Technology is helping the homeless as our branch in Bath encourages customers to donate via a smart window poster when they visit the cash machine. The novel way of raising money, made possible by embedded contactless technology, forms part of an innovative partnership to end homelessness for good in Bath, Somerset.
It is hoped the initiative will make it easier for people to donate money, in addition to instilling confidence in people who feel uncomfortable giving cash directly to homeless people when using an ATM. While the default payment is set at £3, people can tap multiple times should they wish to give more. So far, the innovative trial has raised £100 a day.
The 'Good Start Tap to Donate' scheme, which is managed by local homeless charity Julian House, was developed by us alongside Bath Business Improvement District. All money raised will go towards the Julian House Good Start fund, which will help improve and eradicate homelessness in Bath and North East Somerset.
It was felt that putting the device next to the cash machine at the Union Street branch - an area where homeless people frequent - would maximise donations due to footfall and awareness.
As a payment method, contactless usage continues to rapidly rise. During 2018 the number of contactless payments made in the UK increased by 31 per cent to 7.4 billion payments, according to UK Finance. Other charities and not-for-profit organisations, including The Big Issue, have also recently turned to contactless payments as a way of securing revenue.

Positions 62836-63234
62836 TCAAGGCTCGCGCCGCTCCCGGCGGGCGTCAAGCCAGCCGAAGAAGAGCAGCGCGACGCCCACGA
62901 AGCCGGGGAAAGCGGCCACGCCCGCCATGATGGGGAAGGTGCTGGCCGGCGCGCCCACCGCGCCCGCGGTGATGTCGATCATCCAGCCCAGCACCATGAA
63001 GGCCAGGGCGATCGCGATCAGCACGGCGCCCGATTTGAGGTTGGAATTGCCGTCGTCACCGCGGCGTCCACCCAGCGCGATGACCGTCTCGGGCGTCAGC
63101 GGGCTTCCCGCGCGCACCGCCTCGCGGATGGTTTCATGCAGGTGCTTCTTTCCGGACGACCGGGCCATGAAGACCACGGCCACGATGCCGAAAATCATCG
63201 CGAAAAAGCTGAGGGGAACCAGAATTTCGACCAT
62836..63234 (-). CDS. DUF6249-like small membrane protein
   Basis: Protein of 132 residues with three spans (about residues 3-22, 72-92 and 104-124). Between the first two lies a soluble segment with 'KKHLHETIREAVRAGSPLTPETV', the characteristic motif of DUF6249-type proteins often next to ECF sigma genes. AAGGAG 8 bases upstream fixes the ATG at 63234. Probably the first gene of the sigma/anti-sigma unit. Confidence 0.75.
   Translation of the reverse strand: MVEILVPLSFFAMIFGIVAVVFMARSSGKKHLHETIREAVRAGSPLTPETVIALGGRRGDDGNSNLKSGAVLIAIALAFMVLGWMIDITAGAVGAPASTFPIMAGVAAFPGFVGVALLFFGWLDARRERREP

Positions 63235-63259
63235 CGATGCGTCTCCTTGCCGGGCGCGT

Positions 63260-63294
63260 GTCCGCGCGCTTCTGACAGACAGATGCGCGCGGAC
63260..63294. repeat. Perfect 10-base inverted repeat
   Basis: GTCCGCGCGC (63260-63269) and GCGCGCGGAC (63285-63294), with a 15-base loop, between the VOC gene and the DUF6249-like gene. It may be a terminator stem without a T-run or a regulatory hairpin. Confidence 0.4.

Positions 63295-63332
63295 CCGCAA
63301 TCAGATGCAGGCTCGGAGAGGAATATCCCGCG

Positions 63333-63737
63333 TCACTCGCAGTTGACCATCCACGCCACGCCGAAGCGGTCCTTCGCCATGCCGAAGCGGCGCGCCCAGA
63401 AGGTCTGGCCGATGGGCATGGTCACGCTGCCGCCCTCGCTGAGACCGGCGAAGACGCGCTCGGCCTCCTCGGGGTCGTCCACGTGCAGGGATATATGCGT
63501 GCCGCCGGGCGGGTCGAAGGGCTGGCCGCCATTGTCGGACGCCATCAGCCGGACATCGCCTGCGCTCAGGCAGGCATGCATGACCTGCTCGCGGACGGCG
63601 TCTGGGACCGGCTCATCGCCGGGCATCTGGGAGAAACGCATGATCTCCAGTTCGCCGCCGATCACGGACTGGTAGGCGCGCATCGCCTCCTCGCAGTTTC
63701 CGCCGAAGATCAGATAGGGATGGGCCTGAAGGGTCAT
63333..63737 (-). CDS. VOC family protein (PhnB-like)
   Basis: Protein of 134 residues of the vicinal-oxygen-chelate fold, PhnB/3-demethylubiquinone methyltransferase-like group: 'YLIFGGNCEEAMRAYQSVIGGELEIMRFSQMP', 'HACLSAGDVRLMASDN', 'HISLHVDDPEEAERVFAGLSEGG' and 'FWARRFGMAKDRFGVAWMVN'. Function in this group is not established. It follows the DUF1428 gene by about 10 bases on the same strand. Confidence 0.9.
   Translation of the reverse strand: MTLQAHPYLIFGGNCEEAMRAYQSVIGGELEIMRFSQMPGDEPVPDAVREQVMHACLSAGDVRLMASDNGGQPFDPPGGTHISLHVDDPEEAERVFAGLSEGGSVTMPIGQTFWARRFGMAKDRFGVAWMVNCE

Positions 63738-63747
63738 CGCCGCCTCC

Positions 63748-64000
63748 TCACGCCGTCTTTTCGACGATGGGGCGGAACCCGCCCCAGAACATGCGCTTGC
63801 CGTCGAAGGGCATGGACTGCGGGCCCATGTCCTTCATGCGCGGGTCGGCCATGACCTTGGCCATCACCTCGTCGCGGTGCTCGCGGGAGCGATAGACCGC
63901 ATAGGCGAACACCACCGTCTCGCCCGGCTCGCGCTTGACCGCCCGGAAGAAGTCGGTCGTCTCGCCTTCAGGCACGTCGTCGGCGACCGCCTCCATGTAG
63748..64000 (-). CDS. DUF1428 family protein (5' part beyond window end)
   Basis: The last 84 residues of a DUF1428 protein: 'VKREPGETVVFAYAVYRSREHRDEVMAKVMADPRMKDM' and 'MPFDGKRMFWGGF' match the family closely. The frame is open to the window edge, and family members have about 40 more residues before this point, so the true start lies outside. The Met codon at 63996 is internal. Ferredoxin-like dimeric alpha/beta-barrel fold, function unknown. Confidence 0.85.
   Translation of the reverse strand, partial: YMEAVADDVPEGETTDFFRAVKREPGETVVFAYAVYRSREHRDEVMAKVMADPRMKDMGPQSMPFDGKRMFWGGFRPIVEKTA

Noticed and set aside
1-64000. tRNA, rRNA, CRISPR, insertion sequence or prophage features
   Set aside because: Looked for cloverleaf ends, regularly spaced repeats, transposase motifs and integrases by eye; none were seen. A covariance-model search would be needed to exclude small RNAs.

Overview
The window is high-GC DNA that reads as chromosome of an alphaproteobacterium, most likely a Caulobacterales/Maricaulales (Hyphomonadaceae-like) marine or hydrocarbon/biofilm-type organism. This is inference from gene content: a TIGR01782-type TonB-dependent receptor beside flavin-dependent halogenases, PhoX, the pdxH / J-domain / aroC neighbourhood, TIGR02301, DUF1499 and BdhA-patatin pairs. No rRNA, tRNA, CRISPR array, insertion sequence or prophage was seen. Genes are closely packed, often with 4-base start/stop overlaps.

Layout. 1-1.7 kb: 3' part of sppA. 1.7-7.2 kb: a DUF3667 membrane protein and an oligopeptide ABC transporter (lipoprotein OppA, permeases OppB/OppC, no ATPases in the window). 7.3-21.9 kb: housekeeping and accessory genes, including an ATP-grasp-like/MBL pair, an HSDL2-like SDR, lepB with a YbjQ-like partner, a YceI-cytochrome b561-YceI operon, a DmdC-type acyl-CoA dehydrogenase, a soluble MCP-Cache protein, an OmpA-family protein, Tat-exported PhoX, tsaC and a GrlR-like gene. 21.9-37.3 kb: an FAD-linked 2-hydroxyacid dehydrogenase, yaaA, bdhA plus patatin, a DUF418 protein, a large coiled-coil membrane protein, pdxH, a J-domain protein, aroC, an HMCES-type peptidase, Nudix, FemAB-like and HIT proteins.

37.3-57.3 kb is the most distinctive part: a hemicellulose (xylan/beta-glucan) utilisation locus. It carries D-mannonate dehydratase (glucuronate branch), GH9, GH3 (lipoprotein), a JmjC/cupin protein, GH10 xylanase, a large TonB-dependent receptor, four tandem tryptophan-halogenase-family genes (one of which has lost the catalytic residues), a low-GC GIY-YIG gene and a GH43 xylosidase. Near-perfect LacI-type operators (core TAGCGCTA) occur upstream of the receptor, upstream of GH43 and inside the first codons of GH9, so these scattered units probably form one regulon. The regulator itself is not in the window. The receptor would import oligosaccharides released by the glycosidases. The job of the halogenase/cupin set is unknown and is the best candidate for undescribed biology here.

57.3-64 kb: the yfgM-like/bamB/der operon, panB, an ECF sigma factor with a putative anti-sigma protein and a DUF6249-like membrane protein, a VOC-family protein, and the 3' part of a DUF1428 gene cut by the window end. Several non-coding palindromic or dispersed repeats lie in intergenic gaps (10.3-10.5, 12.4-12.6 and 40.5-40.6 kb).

Branch Manager Stephanie Pritchard said:
"At a time when many people don't have spare change or may not wish to hand it directly to someone who is homeless, having a contactless point in the window of the branch has bridged the gap. As a branch we are very much here for the community. This novel way of raising money for a fantastic cause is a great example of how technology is playing a role in helping society one tap at a time."
Allison Herbert, Chief Executive of Bath BID, is pleased to see the launch said:
"Many businesses express concern at the level of rough sleeping in the city centre and Good Start will be an additional way for people to help tackle one of our most pressing issues."
Roanne Wootten, Operations Director for Julian House, said:
"Tapping could fund welcome packs, which include toiletries and sanitary products in crisis accommodation, new bedding and essentials when moving into supported housing, a birth certificate, a passport or a driving licence. Fundamentally it is about the person and what they need to help them to come off the streets - it will be different for everyone."